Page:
CNN Presents “Black In America: Silicon Valley”

CNN aired “Black In America: Silicon Valley” last night. It was actually more interesting than I thought it would be. I would have done the show differently, but I’m me and CNN’s producers aren’t.

Disclosure: I’ll watch *ANYTHING* with Angela Benton in it! >:P~~~

CNN aired “Black In America: Silicon Valley” last night. It was actually more interesting than I thought it would be. I would have done the show differently, but I’m me and CNN’s producers aren’t.

Disclosure: I’ll watch *ANYTHING* with Angela Benton in it! >:P~~~

Yum, Yum, Yum, and a Liverwurst A La Mode!!! >:D

So I was gonna watch this show regardless of what happened in it.

I had no idea what the NewME Accelerator was before just now. Continue reading “CNN Presents “Black In America: Silicon Valley””

Time, Part 03: “Office Hours”

Continued from “Time, Business & Handouts [Time, Part 1]” and “Time, Part 02”

Liz Copic & Bill CammackOne of the by-products of this startup culture we live in is that people don’t know when to buzz the %*^& off.

I know this because I’ve been living that lifestyle for a couple of years now. The only thing that matters is that the job isn’t finished yet. Whatever you have to do to finish it and however long it takes, that’s what you need (and to a masochistic degree, WANT) to do.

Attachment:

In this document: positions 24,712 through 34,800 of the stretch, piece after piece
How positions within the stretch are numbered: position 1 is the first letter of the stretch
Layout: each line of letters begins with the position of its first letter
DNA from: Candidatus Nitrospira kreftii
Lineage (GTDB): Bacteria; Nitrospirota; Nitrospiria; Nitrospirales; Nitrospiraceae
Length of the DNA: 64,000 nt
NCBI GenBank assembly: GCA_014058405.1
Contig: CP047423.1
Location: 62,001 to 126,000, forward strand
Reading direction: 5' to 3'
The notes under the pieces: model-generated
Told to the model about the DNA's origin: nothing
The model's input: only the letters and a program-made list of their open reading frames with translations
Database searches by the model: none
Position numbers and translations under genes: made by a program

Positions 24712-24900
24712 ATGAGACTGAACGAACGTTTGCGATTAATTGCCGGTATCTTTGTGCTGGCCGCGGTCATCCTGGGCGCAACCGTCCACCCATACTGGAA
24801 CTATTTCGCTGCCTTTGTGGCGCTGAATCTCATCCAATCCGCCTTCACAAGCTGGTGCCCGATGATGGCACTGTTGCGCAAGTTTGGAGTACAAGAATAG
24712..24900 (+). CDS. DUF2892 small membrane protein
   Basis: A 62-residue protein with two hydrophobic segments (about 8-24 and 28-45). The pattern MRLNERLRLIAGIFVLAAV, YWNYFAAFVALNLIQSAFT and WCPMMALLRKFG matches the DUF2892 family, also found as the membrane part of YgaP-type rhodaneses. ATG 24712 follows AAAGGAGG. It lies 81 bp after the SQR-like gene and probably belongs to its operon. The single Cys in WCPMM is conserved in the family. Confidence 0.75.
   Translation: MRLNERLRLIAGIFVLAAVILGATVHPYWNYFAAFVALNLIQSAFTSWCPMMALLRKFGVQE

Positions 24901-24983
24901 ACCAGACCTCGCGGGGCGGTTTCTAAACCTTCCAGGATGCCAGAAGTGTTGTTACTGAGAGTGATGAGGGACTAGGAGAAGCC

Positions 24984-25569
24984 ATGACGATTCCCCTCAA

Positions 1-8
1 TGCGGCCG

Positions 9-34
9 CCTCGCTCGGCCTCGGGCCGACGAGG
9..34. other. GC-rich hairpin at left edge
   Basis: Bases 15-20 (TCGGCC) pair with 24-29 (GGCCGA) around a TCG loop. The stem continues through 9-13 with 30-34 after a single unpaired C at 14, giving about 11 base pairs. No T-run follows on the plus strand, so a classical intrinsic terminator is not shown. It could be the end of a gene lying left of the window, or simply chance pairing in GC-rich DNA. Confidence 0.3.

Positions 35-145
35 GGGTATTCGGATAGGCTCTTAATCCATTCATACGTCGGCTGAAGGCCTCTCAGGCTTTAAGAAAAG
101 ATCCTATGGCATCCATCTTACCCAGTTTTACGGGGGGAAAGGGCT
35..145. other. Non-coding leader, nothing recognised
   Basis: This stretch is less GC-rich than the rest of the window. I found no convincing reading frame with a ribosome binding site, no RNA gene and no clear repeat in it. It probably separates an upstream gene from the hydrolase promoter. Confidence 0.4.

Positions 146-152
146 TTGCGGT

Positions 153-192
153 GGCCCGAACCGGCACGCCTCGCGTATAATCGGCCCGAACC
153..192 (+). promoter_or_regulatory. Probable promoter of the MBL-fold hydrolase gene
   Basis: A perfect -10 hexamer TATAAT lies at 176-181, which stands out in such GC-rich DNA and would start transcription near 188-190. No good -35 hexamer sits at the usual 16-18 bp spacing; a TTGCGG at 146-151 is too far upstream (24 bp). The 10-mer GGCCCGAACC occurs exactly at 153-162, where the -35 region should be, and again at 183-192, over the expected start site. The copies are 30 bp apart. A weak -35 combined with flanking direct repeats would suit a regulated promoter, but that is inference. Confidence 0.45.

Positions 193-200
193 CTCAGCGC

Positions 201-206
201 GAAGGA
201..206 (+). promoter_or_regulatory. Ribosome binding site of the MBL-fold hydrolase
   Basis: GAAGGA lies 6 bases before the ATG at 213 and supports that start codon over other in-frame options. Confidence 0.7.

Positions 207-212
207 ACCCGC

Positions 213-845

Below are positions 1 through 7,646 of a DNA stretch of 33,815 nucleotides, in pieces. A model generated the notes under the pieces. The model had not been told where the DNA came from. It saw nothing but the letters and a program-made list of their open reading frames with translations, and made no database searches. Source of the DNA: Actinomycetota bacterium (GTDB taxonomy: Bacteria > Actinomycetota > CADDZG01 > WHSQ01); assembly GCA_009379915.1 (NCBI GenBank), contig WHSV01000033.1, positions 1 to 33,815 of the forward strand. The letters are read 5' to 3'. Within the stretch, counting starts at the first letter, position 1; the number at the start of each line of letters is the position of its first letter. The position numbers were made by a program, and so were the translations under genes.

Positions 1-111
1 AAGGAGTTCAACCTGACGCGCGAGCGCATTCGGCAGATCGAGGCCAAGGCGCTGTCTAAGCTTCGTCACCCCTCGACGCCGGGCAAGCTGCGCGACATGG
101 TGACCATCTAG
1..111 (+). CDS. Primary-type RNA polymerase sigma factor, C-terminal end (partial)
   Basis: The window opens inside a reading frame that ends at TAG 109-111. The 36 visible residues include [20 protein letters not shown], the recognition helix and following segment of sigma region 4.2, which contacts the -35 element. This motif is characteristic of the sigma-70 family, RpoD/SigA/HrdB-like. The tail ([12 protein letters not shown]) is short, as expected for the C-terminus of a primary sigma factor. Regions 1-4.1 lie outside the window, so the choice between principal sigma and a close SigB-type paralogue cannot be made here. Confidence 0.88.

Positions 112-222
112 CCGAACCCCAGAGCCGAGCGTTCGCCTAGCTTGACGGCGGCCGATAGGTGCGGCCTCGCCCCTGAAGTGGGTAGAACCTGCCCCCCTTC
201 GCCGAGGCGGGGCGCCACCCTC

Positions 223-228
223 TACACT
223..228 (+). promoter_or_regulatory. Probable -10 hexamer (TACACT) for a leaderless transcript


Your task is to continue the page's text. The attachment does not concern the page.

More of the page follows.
No. I do not want to go out for a drink with you. I want to implement a new feature on my site. Going out with you is a waste of my time, *AND* it’s just pushing me further back in finishing the project that’s bringing me an actual ROI in the future.

The other day, I was awake @ 3 am and I thought about something I needed to talk to some company about. I looked their number up on the web and called them. I was actually ANNOYED at the fact that I was going to have to wait until maybe 7 am to speak to them! hahaha THE NERVE!!!

That’s the life we live. “There are four hours until I can do what I want to do”, as opposed to “You know what? Just because I’m awake and functional doesn’t mean anybody else IS or NEEDS TO BE”.

Social Media

All this connectivity makes it even worse. There are too many ways for people to monitor your online presence and think they have an opportunity to grab at your time. You ignore their phone calls and they text you. You ignore their texts and they email you. You ignore their emails and they call your other phone. You ignore their voicemail and the look for you on Facebook… or MySpace or AIM/iChat or Twitter or Pownce or Jaiku or on your website or in Ning communities or in forums or bulletin boards…….

It would be laughable if it weren’t so utterly pathetic. 🙂 It’s like they’re going “How dare he post on Twitter when he didn’t return any of my calls? :O” “How dare he go out partying and post 35 pictures on the net when my project deadline is coming up? :O” Well… That’s just the thing. It’s *YOUR* deadline until you pay me to make it MY business at all. MY job is to have a good time. Period. If I elect to stop having a good time and help you accomplish YOUR goals in return for some of your money, then that’s business. Other than that, anything I tell you that helps you out is. a. FAVOR.

Another thing about this is that just because you see me on Twitter @ 4 am, that doesn’t mean I’m interested in or willing to discuss ANYTHING about your business with you. This isn’t the help desk. This isn’t live customer support from India. If I can help out and choose to, good for you. If I choose not to, that’s how it went. Continue reading “Time, Part 03: “Office Hours””